2. Specify trigger points. Estimate when contingent events are likely to occur. 3. Assess the impact of each contingent event.
Estimate the potential benefit or harm of each contingent event. 4. Develop contingency plans. Be sure that the contingency plans are compatible with current strategy and financially feasible. 5.
Assess the counterimpact of each contingency plan. That is, estimate how much each contingency plan will capitalize on or cancel out its associated contingent event. . Determine early warning signals for key contingent events. Monitor the early warning signals. 7.
Develop advanced action plans to take advantage of the available lead time. VI. AUDITING A. Auditing is defined by the American Accounting Association (AAA) as “a systematic process of objectively obtaining and evaluating evidence regarding assertions about economic actions and events to ascertain the degree of correspondence between those assertions and established criteria, and communicating the results to interested users. ” 1.People who perform audits can be divided into three groups: independent auditors, government auditors, and internal auditors.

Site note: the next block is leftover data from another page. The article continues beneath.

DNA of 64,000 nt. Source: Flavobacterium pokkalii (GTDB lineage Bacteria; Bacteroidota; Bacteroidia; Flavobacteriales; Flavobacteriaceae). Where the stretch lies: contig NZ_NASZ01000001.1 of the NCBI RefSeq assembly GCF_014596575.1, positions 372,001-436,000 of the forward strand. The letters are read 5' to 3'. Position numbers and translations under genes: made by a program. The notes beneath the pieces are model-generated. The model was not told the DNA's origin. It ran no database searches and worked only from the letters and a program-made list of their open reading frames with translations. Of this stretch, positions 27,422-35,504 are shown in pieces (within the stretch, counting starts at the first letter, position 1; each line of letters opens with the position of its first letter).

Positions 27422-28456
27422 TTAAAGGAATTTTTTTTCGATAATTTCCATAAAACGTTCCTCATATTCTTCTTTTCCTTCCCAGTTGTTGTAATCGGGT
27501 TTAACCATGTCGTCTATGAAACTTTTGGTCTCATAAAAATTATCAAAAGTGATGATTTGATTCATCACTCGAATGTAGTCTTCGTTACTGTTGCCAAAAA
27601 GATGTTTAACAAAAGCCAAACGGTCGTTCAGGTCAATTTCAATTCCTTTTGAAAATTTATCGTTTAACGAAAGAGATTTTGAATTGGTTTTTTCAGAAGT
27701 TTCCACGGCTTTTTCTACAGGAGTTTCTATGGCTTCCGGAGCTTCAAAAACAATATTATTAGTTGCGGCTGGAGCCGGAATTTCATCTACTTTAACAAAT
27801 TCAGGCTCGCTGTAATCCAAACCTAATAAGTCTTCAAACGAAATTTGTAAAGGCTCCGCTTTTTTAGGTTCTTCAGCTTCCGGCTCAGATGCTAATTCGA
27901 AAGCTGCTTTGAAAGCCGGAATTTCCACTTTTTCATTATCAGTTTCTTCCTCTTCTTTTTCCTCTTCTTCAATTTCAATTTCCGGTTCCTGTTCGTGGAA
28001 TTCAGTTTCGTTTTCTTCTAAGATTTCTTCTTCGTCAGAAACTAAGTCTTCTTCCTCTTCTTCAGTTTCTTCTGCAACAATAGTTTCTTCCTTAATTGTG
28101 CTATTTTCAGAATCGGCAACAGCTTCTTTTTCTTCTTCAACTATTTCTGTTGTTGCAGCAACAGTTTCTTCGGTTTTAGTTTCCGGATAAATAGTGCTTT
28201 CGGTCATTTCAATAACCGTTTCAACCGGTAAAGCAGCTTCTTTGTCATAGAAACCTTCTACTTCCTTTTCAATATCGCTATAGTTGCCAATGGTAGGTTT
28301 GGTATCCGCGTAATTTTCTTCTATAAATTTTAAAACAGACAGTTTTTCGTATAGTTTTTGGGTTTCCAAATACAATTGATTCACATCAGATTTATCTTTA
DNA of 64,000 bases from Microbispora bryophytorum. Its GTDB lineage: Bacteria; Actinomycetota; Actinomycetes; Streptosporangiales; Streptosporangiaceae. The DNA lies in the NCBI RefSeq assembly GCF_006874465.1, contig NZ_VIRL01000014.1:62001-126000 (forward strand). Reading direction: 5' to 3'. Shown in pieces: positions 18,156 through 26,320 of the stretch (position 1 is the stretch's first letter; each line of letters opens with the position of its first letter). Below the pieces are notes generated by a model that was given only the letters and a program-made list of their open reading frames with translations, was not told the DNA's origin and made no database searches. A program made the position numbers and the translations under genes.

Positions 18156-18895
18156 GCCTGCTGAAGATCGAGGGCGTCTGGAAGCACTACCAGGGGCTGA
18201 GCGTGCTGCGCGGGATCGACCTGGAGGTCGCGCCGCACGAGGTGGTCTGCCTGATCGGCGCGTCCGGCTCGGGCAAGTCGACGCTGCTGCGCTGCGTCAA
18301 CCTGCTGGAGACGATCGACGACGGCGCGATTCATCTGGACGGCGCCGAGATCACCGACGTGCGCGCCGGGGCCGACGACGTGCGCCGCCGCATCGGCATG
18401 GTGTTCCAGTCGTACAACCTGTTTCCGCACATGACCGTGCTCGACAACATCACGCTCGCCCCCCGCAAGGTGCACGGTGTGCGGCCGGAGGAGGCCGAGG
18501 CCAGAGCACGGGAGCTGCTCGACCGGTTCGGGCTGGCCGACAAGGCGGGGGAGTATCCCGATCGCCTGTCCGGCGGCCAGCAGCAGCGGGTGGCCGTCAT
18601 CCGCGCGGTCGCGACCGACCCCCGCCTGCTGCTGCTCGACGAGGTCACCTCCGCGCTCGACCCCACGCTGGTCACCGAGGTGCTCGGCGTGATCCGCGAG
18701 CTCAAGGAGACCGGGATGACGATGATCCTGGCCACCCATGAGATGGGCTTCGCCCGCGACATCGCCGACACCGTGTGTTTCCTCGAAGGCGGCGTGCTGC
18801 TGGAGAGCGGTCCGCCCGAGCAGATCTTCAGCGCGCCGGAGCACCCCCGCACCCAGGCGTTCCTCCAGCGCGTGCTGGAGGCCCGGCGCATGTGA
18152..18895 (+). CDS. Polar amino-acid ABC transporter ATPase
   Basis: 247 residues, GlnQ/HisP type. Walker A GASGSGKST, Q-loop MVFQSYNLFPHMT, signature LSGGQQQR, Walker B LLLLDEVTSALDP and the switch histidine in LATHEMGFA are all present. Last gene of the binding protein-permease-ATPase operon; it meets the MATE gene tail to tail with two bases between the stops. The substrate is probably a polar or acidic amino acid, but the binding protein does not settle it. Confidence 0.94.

2. Two government agencies, the General Accounting Office (GAO) and the Internal Revenue Service (IRS), employ government auditors responsible for making sure that organizations comply with federal laws, statutes, and policies. B. The Environmental Audit 1. For an increasing number of firms, overseeing environmental affairs is no longer a technical function performed by specialists; rather, it has become an important strategic-management concern.It should be as rigorous as a financial audit.
2. It should include training workshops in which staff help design and implement the policy. It should be budgeted and have funds allocated to ensure its viability. 3. A Statement of Environmental Policy should be published periodically.